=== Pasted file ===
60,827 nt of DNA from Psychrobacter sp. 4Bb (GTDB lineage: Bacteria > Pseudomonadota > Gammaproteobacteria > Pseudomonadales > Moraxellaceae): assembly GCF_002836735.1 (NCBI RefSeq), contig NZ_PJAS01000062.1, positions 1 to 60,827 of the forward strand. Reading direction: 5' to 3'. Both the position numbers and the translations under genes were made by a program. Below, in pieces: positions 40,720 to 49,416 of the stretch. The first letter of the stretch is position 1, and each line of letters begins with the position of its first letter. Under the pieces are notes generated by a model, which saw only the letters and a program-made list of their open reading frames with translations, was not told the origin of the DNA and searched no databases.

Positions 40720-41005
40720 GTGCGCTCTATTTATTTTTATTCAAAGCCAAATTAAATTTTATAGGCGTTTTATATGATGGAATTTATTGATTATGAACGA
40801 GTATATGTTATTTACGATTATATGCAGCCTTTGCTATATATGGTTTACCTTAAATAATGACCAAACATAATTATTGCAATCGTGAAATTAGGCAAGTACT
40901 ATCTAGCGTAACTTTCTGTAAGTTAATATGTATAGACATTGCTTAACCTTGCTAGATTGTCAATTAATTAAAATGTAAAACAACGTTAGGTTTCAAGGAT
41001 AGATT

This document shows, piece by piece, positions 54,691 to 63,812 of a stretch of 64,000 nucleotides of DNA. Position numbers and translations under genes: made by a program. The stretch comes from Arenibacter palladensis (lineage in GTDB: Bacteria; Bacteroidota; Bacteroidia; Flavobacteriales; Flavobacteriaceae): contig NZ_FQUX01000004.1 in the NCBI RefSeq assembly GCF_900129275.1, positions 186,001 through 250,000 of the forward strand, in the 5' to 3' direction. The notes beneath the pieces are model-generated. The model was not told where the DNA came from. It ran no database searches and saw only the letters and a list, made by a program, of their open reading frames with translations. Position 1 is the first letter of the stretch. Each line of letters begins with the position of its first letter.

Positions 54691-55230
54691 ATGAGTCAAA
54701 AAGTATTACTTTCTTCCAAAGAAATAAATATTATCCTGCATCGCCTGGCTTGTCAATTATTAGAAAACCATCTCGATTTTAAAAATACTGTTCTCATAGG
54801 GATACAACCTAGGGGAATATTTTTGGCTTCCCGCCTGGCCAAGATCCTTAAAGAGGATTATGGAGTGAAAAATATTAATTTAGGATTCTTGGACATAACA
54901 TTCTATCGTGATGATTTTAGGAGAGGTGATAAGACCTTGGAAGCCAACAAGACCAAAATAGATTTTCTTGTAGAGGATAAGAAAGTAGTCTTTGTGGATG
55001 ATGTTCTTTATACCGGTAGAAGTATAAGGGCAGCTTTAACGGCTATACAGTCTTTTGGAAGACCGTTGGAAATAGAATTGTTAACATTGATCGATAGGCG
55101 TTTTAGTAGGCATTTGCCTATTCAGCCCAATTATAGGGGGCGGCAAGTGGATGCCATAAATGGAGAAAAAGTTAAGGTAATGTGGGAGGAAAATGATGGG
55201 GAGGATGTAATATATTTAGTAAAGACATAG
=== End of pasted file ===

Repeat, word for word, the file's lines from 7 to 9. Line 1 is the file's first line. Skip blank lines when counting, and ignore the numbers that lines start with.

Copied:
This document shows, piece by piece, positions 54,691 to 63,812 of a stretch of 64,000 nucleotides of DNA. Position numbers and translations under genes: made by a program. The stretch comes from Arenibacter palladensis (lineage in GTDB: Bacteria; Bacteroidota; Bacteroidia; Flavobacteriales; Flavobacteriaceae): contig NZ_FQUX01000004.1 in the NCBI RefSeq assembly GCF_900129275.1, positions 186,001 through 250,000 of the forward strand, in the 5' to 3' direction. The notes beneath the pieces are model-generated. The model was not told where the DNA came from. It ran no database searches and saw only the letters and a list, made by a program, of their open reading frames with translations. Position 1 is the first letter of the stretch. Each line of letters begins with the position of its first letter.

Positions 54691-55230
54691 ATGAGTCAAA